Does Googling Justice Work? | Vol. 29, No. 1

Mar 14, 2024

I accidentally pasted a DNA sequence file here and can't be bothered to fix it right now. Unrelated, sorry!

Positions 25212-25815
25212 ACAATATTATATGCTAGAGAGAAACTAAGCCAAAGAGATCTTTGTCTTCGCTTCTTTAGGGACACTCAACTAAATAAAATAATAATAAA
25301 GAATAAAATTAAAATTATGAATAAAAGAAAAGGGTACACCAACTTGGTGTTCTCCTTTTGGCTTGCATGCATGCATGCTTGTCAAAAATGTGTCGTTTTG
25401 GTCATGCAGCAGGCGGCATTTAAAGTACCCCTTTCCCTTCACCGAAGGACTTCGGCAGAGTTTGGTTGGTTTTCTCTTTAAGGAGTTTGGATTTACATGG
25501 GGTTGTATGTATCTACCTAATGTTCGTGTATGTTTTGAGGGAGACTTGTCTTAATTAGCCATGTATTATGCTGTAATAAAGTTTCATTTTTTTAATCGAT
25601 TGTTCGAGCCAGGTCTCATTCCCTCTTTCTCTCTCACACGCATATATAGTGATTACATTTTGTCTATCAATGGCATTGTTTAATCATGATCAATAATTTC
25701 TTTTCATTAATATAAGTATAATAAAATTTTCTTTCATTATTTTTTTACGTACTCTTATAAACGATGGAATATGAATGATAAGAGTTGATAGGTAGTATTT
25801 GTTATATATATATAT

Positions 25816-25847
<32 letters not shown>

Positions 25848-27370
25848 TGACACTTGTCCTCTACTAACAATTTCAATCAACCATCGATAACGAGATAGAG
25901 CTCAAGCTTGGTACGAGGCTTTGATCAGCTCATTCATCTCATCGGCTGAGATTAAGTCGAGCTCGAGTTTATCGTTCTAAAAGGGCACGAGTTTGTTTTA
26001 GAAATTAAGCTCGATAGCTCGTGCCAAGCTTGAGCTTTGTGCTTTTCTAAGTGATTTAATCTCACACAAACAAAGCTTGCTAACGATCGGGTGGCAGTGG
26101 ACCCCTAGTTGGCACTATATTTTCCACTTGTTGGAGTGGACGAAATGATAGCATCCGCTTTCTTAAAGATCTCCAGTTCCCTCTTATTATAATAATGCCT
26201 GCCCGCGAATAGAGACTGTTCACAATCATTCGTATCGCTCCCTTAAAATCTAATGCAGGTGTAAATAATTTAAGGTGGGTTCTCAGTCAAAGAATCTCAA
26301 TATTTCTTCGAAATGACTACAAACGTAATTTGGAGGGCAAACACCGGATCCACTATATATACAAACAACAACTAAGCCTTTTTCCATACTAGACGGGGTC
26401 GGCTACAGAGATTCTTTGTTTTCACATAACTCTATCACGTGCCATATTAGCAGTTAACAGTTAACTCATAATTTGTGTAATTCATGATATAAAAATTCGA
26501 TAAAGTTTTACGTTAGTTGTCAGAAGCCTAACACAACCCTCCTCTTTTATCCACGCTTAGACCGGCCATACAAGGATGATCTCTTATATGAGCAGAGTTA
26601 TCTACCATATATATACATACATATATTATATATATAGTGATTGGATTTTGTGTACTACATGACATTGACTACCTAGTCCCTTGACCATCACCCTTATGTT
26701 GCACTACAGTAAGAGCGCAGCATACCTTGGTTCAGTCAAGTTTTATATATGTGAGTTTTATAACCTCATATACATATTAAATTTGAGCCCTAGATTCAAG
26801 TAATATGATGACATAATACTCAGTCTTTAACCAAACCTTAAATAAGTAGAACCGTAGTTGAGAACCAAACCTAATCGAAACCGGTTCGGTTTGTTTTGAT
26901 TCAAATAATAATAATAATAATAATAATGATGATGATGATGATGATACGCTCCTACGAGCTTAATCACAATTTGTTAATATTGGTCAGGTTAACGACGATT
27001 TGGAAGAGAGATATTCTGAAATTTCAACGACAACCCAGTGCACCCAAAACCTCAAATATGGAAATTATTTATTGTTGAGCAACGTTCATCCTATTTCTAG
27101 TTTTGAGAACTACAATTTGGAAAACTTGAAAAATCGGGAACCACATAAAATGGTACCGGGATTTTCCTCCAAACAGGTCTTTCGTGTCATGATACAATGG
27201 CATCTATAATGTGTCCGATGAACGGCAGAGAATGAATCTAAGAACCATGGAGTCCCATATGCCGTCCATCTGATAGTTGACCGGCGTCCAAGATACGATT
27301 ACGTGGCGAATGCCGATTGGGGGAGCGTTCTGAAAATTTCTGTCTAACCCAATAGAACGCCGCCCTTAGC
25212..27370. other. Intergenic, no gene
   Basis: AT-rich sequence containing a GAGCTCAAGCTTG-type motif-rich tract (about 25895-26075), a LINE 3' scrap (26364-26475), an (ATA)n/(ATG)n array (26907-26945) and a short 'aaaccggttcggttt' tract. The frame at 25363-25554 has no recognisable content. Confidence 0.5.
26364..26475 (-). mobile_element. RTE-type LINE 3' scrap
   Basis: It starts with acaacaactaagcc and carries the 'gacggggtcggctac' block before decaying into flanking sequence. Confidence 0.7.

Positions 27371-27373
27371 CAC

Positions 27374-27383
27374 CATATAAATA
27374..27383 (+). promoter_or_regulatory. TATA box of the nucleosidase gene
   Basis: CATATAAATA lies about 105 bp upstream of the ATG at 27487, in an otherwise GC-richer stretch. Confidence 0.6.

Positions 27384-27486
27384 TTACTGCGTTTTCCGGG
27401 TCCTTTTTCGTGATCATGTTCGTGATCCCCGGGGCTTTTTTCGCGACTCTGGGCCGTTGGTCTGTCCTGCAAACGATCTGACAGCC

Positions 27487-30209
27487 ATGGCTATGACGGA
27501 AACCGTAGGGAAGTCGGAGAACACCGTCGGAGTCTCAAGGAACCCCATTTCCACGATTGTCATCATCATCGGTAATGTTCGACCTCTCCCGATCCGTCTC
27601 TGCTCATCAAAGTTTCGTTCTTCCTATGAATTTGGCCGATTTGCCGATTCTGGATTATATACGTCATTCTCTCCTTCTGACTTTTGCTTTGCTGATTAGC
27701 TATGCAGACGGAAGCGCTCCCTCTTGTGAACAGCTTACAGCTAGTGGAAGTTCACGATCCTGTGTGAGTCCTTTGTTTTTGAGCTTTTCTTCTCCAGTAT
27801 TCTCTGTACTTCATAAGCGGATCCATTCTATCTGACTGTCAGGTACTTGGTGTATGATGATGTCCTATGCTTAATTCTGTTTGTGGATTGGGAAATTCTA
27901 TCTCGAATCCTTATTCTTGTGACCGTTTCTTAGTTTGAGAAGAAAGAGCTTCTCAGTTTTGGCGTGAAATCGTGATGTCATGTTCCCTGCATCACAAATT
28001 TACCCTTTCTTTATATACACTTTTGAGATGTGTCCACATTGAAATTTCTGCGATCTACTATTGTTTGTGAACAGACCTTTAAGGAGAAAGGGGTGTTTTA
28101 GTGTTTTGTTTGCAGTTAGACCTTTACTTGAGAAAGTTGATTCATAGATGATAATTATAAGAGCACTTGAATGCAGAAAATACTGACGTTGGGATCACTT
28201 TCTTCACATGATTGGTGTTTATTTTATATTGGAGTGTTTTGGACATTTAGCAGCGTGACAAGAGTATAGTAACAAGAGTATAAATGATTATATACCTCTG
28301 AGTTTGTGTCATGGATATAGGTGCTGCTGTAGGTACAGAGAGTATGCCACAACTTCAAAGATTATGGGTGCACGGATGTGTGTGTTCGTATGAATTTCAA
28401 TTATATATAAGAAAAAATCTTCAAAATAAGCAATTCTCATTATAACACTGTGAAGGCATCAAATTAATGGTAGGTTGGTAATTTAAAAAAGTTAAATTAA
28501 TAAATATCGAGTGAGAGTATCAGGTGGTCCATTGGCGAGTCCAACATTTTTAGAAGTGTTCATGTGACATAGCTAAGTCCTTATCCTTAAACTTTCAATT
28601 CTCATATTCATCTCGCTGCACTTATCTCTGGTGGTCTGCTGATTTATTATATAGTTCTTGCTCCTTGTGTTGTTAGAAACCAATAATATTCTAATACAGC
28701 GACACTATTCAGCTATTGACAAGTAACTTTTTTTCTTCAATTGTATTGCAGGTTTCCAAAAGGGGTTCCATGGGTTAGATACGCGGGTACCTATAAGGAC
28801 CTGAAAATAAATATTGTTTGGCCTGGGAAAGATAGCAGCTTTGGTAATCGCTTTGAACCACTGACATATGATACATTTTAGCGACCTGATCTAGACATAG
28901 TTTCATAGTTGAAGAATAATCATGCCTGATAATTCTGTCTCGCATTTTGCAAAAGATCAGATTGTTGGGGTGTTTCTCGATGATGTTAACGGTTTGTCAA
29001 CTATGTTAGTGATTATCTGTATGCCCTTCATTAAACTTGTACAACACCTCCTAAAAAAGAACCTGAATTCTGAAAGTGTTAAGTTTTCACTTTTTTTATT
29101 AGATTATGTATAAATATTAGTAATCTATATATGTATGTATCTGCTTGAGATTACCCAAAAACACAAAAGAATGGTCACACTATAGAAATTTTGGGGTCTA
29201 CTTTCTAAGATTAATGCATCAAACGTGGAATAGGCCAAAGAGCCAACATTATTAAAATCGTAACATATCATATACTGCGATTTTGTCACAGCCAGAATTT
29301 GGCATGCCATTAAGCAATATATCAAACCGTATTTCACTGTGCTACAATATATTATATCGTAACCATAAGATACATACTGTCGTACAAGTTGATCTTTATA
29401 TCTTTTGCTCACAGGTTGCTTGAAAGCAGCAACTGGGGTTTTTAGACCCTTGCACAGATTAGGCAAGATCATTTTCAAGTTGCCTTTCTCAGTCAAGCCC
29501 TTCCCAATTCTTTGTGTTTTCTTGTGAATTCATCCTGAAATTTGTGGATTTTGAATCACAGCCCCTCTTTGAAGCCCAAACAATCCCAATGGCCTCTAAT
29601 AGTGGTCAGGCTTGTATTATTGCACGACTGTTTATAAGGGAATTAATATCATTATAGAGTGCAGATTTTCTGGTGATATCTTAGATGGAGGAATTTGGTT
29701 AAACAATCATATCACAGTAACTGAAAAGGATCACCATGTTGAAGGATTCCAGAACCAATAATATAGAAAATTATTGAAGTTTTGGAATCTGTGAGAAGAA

Online search engines are key providers of legal information. Their responses to people’s search queries can influence whether and how people make use of the legal system to deal with problems like evictions, domestic violence, debt collection, and natural disasters. This article presents a new research protocol to understand and evaluate what search engines are showing to people who are seeking out legal help. Using this novel search audit protocol, the article identifies concerning trends in search engines’ responses to people’s legal queries, including low-quality information, incorrect jurisdiction, and an absence of governmental or legal aid links. The article then proposes technical and policy strategies that may improve search engines’ role in people’s attempts to access the justice system online. In this research paper, we evaluate the search results that Google shows for common legal help queries to determine if the search engine shows jurisdiction-correct, issue-correct results to people seeking help. The paper raises concerns about how the current algorithm’s design connects people to key information when their rights, houses, jobs, security, and family are at risk.